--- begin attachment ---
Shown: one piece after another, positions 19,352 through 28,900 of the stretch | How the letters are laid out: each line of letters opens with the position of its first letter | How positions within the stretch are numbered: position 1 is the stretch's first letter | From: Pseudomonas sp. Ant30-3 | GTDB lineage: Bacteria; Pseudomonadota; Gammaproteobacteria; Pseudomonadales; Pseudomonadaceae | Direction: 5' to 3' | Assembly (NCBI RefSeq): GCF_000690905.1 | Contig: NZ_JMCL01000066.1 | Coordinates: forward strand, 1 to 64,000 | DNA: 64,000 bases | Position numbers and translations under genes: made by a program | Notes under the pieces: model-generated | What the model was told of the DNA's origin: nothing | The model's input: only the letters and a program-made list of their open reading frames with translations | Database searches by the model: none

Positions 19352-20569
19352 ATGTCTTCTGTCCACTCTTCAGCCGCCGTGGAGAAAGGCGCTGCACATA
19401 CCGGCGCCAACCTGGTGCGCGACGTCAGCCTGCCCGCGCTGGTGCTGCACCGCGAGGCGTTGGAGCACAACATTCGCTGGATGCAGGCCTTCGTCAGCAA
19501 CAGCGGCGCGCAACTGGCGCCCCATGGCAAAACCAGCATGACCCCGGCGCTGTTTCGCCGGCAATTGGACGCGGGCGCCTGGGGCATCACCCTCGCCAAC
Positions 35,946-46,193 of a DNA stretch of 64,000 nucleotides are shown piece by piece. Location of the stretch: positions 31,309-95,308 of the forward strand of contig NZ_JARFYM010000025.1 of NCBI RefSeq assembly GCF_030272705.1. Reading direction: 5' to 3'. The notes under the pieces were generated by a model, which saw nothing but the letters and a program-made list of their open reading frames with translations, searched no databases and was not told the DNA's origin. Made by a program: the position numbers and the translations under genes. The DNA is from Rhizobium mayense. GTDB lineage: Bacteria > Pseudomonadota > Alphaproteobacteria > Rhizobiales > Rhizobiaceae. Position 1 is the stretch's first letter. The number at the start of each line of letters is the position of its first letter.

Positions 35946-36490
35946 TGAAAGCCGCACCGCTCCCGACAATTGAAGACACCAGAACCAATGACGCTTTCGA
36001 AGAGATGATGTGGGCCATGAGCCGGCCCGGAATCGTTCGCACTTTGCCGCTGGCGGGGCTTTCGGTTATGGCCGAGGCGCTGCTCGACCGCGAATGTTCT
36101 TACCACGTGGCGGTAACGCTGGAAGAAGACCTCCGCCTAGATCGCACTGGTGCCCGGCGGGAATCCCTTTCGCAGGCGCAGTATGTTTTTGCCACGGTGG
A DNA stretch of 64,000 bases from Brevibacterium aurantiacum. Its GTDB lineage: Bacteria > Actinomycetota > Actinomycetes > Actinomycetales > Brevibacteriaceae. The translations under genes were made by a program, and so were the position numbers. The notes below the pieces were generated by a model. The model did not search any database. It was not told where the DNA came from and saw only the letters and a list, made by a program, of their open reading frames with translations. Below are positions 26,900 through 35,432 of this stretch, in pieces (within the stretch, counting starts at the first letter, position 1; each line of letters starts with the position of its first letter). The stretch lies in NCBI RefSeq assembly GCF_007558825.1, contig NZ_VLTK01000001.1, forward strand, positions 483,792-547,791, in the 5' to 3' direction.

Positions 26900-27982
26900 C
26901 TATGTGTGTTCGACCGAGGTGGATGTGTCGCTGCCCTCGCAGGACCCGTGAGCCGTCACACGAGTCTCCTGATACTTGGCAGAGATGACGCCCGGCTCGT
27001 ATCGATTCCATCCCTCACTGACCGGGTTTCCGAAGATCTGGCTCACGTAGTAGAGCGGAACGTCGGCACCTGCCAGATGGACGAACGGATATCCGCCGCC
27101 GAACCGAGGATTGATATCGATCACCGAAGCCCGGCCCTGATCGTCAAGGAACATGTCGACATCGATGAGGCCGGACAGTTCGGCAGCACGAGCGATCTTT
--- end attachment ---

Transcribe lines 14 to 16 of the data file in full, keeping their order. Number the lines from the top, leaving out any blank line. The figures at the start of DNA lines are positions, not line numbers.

26901 TATGTGTGTTCGACCGAGGTGGATGTGTCGCTGCCCTCGCAGGACCCGTGAGCCGTCACACGAGTCTCCTGATACTTGGCAGAGATGACGCCCGGCTCGT
27001 ATCGATTCCATCCCTCACTGACCGGGTTTCCGAAGATCTGGCTCACGTAGTAGAGCGGAACGTCGGCACCTGCCAGATGGACGAACGGATATCCGCCGCC
27101 GAACCGAGGATTGATATCGATCACCGAAGCCCGGCCCTGATCGTCAAGGAACATGTCGACATCGATGAGGCCGGACAGTTCGGCAGCACGAGCGATCTTT